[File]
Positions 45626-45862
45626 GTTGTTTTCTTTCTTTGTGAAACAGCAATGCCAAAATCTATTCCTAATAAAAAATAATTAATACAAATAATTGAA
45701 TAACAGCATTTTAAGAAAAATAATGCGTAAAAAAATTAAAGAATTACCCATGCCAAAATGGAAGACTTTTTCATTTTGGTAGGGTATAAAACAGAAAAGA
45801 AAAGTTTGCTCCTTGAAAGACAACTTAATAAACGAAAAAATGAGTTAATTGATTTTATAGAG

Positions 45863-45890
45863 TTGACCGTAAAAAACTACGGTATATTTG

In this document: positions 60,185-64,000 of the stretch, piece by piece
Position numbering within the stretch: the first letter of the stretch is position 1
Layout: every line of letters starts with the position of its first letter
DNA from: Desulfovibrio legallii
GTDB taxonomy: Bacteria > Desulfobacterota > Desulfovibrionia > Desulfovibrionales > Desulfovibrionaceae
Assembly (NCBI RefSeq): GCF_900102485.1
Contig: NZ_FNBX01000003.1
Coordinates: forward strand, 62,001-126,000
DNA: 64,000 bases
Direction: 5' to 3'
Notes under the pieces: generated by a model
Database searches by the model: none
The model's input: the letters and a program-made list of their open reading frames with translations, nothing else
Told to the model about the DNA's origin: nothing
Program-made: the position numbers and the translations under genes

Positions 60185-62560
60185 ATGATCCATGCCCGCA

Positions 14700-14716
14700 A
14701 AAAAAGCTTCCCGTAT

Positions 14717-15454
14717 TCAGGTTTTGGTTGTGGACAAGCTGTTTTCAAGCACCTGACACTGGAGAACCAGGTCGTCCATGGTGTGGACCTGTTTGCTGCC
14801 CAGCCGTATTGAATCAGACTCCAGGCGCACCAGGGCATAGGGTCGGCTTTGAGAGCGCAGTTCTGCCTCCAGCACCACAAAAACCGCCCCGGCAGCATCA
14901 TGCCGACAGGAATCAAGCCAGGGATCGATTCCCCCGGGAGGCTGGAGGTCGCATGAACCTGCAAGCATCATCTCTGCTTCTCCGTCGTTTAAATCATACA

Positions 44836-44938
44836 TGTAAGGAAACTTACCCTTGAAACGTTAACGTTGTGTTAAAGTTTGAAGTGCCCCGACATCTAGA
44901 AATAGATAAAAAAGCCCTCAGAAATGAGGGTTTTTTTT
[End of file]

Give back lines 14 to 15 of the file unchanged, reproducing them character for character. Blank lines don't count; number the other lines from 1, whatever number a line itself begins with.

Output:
Coordinates: forward strand, 62,001-126,000
DNA: 64,000 bases